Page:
Eggertsson, G and Woodford, M (2003), "The Zero Bound on Interest Rates and Optimal Monetary Policy", Brookings Papers on Economic Activity, Vol. 2003(1), pp. 139-233.

Gaballo, G (2018), "Price Dispersion, Private Uncertainty, and Endogenous Nominal Rigidities", Review of Economic Studies, Vol. 85(2), pp. 1070-1110.

Goodhart, C and Lim, W B (2011), "Interest Rate Forecasts: A Pathology", International Journal of Central Banking, Vol. 7(2), pp. 135-171.

Hayo, B and Neuenkirch M (2018), "Central Banks' Predictability: An Assessment by Financial Market Participants", International Journal of Central Banking, Vol. 14(4), pp 163-185.

Hubert, P and Labondance, F (2018), "The Effect of ECB Forward Guidance on the Term Structure of Interest Rates", International Journal of Central Banking, Vol. 14(5), pp 193-222.

Kahnemann, D (2003), "Maps of Bounded Rationality: Psychology for Behavioral Economics", Amercian Economic Review, Vol. 93(5), pp. 1449-1475.

Kohn, D L, and Sack, B (2003), "Central Bank Talk: Does It Matter and Why?", Finance and Economics Discussion Series, Working Paper No. 2003-55.

Lange, J, Sack B, and Whitesell, W (2003), "Anticipations of Monetary Policy in Financial Markets", Journal of Money, Credit, and Banking, Vol. 35(6), pp. 889-909.

Mishkin, F (2004), "Can Central Bank Transparency Go Too Far", NBER Working Paper No. 10829.

Moessner, R (2013), "Effects of Explicit FOMC Policy Rate Guidance on Interest Rate Expectations", Economics Letters, Vol. 121(2), pp. 170-173.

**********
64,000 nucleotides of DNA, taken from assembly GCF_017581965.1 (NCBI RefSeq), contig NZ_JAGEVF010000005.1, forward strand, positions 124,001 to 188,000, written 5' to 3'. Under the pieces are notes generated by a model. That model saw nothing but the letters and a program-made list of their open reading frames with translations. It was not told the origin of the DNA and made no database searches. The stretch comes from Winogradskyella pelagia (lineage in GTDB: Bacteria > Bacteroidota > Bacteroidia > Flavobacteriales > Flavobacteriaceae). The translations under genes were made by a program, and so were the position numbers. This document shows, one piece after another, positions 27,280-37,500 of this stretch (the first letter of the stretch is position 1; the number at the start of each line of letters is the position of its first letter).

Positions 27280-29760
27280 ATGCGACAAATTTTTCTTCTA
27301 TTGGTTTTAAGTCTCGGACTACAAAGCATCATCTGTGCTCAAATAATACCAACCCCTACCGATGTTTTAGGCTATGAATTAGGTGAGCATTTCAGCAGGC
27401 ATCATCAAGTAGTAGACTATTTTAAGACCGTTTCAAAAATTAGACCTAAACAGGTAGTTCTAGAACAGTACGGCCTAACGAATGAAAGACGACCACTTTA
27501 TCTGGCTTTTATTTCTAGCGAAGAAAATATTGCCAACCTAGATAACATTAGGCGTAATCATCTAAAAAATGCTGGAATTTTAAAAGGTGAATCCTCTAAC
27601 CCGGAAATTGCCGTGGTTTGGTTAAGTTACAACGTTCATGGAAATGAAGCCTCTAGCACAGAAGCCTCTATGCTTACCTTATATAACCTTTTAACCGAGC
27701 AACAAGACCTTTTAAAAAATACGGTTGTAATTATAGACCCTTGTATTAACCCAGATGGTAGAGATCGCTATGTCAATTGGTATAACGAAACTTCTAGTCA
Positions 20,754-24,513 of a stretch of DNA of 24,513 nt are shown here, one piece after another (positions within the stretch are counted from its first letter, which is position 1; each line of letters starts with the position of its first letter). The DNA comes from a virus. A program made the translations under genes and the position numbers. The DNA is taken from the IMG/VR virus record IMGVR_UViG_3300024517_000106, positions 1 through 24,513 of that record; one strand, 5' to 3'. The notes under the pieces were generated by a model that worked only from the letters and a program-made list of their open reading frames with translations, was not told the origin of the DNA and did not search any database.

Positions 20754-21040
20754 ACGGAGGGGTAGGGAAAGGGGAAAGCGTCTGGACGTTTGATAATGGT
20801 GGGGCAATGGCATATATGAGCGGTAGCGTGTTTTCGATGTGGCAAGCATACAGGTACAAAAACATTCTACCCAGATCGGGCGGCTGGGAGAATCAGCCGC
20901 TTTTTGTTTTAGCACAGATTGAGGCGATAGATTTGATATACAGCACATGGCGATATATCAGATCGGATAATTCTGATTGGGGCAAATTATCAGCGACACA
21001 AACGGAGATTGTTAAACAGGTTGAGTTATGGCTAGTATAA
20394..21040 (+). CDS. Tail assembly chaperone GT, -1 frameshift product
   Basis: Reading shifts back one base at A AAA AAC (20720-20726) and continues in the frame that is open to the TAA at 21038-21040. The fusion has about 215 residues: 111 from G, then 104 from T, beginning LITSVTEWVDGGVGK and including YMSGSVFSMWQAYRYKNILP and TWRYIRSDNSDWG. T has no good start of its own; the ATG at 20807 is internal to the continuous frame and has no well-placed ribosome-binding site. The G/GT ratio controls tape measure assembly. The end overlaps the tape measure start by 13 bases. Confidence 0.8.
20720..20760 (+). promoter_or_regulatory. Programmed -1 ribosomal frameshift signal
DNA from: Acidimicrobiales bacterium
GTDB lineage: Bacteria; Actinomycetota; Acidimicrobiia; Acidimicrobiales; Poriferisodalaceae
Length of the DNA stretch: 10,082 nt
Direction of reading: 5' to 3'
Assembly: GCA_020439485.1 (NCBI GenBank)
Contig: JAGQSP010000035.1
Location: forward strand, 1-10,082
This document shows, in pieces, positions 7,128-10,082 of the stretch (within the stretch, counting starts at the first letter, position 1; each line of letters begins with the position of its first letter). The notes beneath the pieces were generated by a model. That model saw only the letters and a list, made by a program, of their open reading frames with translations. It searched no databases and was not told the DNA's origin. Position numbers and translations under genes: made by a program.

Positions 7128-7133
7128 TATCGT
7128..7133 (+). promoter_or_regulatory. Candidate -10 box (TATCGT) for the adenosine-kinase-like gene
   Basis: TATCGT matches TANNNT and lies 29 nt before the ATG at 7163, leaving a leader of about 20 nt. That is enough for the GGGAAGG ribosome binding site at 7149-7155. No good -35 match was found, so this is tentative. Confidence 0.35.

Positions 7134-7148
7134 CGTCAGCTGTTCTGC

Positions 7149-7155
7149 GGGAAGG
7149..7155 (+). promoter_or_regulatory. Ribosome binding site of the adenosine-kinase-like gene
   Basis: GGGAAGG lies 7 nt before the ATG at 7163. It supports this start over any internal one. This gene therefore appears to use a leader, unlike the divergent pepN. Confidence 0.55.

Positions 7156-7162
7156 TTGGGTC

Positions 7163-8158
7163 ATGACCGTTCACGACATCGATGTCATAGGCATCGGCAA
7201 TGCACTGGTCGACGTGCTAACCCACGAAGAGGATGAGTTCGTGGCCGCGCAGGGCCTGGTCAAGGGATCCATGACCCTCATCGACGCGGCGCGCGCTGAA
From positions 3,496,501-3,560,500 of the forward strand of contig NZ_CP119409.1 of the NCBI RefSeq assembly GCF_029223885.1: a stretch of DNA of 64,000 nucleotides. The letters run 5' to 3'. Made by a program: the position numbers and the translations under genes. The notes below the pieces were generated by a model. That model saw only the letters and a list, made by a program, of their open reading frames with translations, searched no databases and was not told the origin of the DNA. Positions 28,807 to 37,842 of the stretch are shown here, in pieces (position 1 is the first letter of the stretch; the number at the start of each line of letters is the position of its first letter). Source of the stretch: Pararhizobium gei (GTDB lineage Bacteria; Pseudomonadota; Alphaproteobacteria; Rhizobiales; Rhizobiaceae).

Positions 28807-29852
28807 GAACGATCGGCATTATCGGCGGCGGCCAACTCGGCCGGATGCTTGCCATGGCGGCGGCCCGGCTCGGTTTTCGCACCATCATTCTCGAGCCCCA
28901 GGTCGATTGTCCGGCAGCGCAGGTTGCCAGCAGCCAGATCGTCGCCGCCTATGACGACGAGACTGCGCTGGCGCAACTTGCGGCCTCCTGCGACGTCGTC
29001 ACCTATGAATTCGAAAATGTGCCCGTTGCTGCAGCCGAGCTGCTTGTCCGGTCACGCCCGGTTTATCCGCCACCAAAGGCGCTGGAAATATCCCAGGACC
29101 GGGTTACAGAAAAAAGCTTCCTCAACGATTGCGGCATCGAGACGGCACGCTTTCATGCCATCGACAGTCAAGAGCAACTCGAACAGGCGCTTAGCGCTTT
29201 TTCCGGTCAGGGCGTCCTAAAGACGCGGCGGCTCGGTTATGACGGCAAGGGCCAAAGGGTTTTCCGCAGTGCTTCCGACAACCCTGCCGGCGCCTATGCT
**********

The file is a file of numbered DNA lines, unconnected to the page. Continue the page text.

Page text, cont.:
Morris, S and Shin, H S (2018), "Central Bank Forward Guidance and the Signal Value of Market Prices", AEA Papers and Proceedings, Vol. 108, pp. 572-577.

Samuelson, P (1994), Panel remarks, Federal Reserve Bank of Boston Conference, Conference Series 38, Jeffrey C Fuhrer (ed) "Goals, Guidelines and Constraints Facing Monetary Policymakers".

1 Bernanke (2007)

2 Blinder et al. (2008)

3 Lange et al. (2003) showed that T-Bill yields track movements in the fed funds rate more successfully since the 1990's, while Kohn and Sack (2003) found that statements released by the FOMC significantly affect market interest rates.

4 Demiralp and Jorda (2002) found that a smaller quantity of open-market operations have been required for the Fed to achieve its desired policy rate since 1994.

5 Hubert and Labondance (2018) found that the ECB's forward guidance announcements persistently reduced rates across the yield curve, with the strongest effects at the longest maturities. Moesser (2013) found greatest effects for the US at the three-year horizon. However, Chehal and Trehan (2009) found little evidence that the Bank of Canada's forward guidance in April 2009 significantly affected market expectations of interest rates.

6 Kahnemann (2003)

7 Mishkin (2004)

8 Cruijsen et al (2010)

9 See Dincer and Eichengreen (2014). Cruijsen et al (2010) also found diminishing returns in reducing dispersion of inflation expectations, with expectations dispersion declining initially as transparency rises but rising beyond a certain level of transparency.

10 Hayo and Neuenkirch (2018)

11 Samuelson (1994) famously likened this problem to a monkey looking at a mirror. The monkey reacts to its mirror image, unaware that it is looking at its own reflection.

12 Morris and Shin (2018)

13 Gaballo (2018)

14 Goodhart and Lim (2011)

15 Free exchange: A little less conversation, "Can central bankers talk too much?", The Economist, 26 Oct 2019.